In short, anyone in the market for a macro lens is already fairly sophisticated and quality conscious. If you read USENET then you know that the world is full of people asking "is this $150 Tamron 75-300 zoom as good as a $900 Nikon 300 prime?" Can you blame Tamron/Tokina/Sigma for trying to separate people like this from their $150? But there isn't apparently a big enough collection of fools in the market for macro lenses to support a junky macro lens subcategory."

Hmm... Newly acquired lens in hand, puppyhood intact, I set off for the local aquarium in a sophisticated and quality conscious way.

Macro lenses let you focus on things that are very close. They let you fill the entire frame with tiny objects like baby fish. They're also usually incredibly fast lenses, so if the said fish moves, there'll be less blur. Firing a flasgun at point-blank range is likely to stun a fish, particularly when it's been living in a darkened room/bottom of the sea all its life, so it's best to make as much use of available light as possible (unless you want fish fingers for afters...mmm....)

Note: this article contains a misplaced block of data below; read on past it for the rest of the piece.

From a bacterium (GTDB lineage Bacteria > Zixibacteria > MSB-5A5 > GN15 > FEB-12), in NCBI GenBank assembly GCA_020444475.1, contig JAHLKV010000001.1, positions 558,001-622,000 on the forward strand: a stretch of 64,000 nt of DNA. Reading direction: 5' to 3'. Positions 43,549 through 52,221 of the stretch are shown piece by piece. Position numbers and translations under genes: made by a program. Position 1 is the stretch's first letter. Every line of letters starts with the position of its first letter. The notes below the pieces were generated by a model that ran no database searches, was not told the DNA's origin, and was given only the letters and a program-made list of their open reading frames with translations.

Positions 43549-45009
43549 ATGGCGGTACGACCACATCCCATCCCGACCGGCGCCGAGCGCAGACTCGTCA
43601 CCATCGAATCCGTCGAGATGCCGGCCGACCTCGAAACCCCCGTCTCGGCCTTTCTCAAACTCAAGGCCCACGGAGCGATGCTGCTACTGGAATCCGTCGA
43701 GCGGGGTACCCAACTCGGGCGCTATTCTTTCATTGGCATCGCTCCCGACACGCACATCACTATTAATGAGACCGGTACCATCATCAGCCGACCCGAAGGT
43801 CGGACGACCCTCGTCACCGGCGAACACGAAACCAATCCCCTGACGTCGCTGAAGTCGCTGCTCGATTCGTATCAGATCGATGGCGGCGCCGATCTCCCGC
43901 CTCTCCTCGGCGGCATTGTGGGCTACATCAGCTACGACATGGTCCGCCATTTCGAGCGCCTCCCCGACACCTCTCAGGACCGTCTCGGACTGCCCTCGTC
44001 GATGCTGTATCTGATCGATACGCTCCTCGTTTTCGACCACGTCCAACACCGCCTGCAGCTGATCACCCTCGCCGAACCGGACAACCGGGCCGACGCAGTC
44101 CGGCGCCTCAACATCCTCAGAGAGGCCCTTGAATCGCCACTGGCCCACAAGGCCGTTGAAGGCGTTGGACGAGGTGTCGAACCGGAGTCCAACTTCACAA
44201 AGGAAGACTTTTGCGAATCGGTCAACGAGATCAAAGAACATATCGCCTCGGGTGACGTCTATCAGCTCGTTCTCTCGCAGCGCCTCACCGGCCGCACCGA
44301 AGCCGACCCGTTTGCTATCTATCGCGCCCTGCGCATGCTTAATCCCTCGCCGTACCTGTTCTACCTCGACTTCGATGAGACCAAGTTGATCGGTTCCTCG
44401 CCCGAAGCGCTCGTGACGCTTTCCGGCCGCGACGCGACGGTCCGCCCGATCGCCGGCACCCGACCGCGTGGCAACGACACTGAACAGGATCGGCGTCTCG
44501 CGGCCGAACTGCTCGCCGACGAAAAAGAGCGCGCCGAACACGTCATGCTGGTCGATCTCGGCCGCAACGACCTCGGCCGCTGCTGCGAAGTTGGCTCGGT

The trick is to work out where the fish will be, focus on that, and then manually alter focus for the shot. Shots: take many. The result should be some beautifully detailed studies of your chosen fish:

Better - sharper - but still relatively uninteresting, lacking in humour. Still hopeful, I turned my attention to an anemone clown fish that looked a bit like the eponymous hero of Finding Nemo - surely there'd be some comedy value here?

Yup, funny how looking again at something from a different angle makes them all the more interesting...

Ultimately, as much as I like to look at the reflections of crescent moons in the left eyes of nightingales, there's more to photography than stupendous amounts of detail. With my 50mm macro - the optical equivalent of a razorblade - still between my paws, I felt the urge to take dreamy photographs, that at least echoed with something of the alien, submarine world that these fish had been pulled from. Where better to do this than the aquarium's Twilight Zone, with voiceovers by Captain Picard? Here, there were jellyfish which look like spaceships. The original images were upsettingly dark, but a playaround in Photoshop resulted in a series of these: